Starting from our case studies of circulation paths, whose social contours are made increasingly clear as a result of this programme, we aim at developing a shared, broad and comparative archaeological protocol to capture the medieval routes of Africa in their materiality and diachrony. As this programme comes to an end, we think it is urgent to move from the mere accumulation of factual data about medieval Africa’s intercontinental connections to a rigorous characterisation of the flows, visible or not, through which these connections operated.

Programme

Du 5 au 7 mars 2019 - Institut des Mondes Africains Grand Amphitéâtre, 9 rue Malher, Paris 4ème

IFAS Research (French Institute of South Africa)IFRA-NigeriaIFRA - NairobiCentre Jacques Berque

Mardi 5 mars

  • 9h30 - 10h : Accueil

L’Afrique et le monde sur la longue durée

  • Adrien Delmas (Centre Jacques Berque), L’Afrique médiévale et le monde, des connexions impondérables
  • Gérard Chouin (William & Mary), Africa, connectedness and the circulation of pathogens: the plague and beyond
  • Christian Thibon (UPPA), La diffusion des plantes sur la longue durée dans la région des Grands Lacs

11h - 11h20 : Pause

  • Christopher Ehret (UCLA), Words for tobacco: Tracking the Pathways of Commercial Exchange in Sixteenth- and Seventeenth-century Africa
  • Innocent Pikirayi (University of Pretoria), Rethinking globalization in antiquity: the case for southern AfricaM

14H00-18H00

L’histoire de la seconde pandémie de Peste en Afrique Sub-Saharienne

Modérateurs : Adisa Ogunfolakan (Obafemi Awolowo University, Nigeria) Gérard Chouin (William & Mary), Daphne Gallagher (University of Oregon)

Promesses de la génétique

  • Gérard Chouin L’Afrique et le monde sur la longue durée 
  • Monica Green (Arizona State University), Tracking Microbial Routes to Africa.

Commentaire : Javier Pizarro-Cerda (Institut Pasteur)

Séquelles archéologiques

Modérateur : Adisa Ogunfolakan

  • Stephen Dueppen (University of Oregon), Recognizing plague epidemics in the archaeological record of West Africa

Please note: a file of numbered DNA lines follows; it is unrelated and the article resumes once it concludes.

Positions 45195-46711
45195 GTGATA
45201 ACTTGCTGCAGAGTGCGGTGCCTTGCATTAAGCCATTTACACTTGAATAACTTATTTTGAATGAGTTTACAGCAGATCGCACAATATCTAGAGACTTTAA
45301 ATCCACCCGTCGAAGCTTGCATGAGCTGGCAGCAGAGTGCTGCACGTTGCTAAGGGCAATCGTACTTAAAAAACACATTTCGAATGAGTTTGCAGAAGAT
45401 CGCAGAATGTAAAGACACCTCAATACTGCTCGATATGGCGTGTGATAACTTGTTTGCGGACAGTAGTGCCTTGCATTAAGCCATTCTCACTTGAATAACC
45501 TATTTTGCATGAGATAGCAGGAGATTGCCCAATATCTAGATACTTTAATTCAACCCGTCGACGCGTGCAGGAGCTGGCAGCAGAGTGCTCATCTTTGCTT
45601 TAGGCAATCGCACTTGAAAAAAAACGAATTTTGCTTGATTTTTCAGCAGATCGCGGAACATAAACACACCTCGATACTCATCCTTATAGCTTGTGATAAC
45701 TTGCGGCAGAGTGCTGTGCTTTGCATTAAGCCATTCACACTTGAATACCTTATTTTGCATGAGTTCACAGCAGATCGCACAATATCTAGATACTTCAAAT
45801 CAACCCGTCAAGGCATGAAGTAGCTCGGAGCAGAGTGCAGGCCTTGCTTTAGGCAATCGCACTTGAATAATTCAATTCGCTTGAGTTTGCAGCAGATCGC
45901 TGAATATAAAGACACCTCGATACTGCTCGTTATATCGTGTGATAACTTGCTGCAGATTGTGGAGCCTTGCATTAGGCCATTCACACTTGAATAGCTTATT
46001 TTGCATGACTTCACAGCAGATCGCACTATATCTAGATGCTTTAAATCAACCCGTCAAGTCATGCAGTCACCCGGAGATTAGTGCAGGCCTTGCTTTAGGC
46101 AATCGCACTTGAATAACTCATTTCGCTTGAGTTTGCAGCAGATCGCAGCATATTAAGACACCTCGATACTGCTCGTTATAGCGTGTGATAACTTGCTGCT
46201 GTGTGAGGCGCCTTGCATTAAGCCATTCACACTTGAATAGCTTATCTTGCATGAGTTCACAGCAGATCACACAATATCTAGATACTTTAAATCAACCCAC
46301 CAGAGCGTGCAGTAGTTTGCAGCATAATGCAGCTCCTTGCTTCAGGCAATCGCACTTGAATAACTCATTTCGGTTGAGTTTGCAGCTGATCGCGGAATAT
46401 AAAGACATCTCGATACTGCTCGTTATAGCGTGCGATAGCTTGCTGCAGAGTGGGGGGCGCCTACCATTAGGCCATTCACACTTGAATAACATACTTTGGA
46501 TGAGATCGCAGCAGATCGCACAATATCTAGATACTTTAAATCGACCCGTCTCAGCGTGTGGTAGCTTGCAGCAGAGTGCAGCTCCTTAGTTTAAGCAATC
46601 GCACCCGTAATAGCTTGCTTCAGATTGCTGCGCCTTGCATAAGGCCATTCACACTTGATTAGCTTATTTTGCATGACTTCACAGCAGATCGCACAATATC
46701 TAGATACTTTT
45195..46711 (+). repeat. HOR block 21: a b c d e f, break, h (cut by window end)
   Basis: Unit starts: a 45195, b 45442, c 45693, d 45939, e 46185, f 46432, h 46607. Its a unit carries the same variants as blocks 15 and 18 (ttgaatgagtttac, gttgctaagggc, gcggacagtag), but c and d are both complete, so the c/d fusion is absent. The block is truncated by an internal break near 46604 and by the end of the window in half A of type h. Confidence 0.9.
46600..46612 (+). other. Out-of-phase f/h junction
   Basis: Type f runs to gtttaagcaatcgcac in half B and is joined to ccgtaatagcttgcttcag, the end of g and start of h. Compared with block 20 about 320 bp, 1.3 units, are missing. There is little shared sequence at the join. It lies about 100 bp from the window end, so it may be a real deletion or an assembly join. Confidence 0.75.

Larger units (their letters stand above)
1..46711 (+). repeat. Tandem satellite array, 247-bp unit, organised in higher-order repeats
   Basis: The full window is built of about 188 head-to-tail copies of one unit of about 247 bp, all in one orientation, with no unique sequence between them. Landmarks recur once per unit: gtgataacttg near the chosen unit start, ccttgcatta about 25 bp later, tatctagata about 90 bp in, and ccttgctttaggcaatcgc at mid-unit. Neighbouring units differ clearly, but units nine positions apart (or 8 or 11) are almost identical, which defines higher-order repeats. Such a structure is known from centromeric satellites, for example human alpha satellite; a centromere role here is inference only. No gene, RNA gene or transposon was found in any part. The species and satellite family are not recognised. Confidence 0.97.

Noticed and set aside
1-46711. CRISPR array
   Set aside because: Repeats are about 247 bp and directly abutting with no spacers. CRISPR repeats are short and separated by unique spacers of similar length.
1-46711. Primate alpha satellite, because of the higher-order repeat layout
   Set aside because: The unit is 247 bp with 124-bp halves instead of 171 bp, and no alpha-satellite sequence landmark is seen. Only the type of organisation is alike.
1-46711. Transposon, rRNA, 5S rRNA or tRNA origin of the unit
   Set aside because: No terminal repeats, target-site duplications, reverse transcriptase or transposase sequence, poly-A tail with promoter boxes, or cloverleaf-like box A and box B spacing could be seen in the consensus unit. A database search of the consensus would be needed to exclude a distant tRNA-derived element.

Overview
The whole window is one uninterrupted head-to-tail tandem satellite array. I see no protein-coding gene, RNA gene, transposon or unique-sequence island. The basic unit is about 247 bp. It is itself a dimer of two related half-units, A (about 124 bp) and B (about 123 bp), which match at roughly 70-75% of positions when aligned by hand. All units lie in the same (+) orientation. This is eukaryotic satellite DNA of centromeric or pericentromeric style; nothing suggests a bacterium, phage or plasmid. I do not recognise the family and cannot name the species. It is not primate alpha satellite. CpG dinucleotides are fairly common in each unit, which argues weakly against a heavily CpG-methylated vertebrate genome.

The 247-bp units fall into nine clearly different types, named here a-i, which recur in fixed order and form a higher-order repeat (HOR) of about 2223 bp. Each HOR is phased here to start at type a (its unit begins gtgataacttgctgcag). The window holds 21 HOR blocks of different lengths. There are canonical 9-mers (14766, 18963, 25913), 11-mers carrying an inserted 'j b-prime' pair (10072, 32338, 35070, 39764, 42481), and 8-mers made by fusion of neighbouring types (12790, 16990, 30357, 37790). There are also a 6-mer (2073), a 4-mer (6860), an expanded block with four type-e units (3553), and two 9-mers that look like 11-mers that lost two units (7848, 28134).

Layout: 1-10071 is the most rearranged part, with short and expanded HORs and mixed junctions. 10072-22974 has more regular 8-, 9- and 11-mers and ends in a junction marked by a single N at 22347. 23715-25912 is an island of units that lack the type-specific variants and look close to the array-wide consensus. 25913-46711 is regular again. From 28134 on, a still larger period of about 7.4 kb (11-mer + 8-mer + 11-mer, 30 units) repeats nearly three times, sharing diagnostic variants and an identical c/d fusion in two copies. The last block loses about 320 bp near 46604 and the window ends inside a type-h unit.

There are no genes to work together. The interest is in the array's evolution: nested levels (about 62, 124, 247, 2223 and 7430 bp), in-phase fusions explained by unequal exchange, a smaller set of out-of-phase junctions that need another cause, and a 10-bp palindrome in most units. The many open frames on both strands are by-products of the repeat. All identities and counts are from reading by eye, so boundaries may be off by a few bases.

• Gérard Chouin (William & Mary), Geoffroy de Saulieu (IRD) & David Sebag (IRD) Noire comme la peste : études d’une possible couche d’abandon à Ife

15h50-16h10 : Pause

Traces écrites

Modérateur : Daphne Gallagher

  • Marie-Laure Derat (CNRS, UMR Orient & Méditerranée), Du lexique aux talismans : occurrences de la peste dans la Corne de l’Afrique du XIIIe au XVe siècle

Commentaire : Hadrien Collet (IMAf)

Des mots et des maux : apports de la linguistique historique

Modérateur et commentaire : Christopher Ehret (UCLA)

  • Sandro Cape Chichi, (Université Paris Diderot), La divinité Sakpata : témoin d'une peste bubonique en Afrique de l'ouest avant le 20ème siècle ?
  • Lindsay Ehrisman (University of Wisconsin-Madison), An Assessment of Linguistic Evidence for the Spread of Bubonic Plague in Early Central East Africa

Conclusion : Gérard Chouin (William & Mary), La peste en Afrique sub-saharienne : ce que l’avenir nous réserve

Mercredi 6 mars

10H00-12H30

De la côte Swahili au plateau du Zimbabwe, histoire de circulations

Modérateur : Thomas Vernet-Habasque (IFAS-Recherche, Johannesburg)

  • Shadreck Chirikure (University of Cape Town), Connections between hinterland and coastal southern Africa: looking outside, from inside
  • Ceri Ashley (British Museum), Downriver from Mapungubwe : ripples and waves in the thirteenth century hinterland